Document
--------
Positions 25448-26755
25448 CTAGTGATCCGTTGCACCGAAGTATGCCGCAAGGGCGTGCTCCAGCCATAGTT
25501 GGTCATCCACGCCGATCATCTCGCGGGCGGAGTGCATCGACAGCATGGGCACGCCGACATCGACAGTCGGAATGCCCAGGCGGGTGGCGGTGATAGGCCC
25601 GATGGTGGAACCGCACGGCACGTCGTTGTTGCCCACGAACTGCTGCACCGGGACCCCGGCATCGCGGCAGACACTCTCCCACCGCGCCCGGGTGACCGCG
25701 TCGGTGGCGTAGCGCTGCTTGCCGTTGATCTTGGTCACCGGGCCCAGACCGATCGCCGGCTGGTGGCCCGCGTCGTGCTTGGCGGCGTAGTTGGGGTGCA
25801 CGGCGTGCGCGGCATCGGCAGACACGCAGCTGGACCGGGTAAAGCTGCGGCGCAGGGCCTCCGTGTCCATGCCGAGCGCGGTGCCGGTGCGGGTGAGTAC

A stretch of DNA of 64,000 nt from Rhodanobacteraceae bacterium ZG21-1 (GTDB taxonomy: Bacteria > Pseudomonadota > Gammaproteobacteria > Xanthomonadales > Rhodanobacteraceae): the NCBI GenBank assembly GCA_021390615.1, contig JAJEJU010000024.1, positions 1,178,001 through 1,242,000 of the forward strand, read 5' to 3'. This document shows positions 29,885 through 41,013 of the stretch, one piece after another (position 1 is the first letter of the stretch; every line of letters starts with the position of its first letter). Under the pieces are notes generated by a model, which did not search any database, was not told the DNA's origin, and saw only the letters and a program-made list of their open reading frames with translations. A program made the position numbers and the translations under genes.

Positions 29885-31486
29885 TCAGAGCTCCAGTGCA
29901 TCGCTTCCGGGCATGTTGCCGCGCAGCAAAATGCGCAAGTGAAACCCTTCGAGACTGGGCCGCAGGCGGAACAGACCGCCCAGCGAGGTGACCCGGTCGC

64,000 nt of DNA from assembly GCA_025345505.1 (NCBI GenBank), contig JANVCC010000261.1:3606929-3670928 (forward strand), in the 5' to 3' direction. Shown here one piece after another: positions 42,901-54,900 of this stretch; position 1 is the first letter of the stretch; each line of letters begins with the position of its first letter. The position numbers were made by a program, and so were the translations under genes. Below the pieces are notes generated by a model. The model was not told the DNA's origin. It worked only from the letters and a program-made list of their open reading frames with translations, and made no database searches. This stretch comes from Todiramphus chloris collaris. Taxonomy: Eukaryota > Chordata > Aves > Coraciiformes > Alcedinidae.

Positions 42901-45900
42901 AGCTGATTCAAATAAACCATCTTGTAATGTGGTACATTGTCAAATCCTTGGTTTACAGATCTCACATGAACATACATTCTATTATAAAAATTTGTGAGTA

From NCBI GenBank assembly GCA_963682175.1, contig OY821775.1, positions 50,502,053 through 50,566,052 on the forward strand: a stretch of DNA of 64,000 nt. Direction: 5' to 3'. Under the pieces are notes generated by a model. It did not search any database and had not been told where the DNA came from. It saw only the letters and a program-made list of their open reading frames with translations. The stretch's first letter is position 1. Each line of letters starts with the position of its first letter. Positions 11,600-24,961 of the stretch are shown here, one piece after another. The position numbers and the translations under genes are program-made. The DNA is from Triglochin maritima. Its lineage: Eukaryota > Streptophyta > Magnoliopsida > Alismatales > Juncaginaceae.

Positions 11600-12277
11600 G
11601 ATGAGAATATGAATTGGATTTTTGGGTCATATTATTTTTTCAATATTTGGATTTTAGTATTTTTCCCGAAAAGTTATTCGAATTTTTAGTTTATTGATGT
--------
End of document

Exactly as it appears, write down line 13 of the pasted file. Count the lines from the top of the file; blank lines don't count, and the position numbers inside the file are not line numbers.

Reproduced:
42901 AGCTGATTCAAATAAACCATCTTGTAATGTGGTACATTGTCAAATCCTTGGTTTACAGATCTCACATGAACATACATTCTATTATAAAAATTTGTGAGTA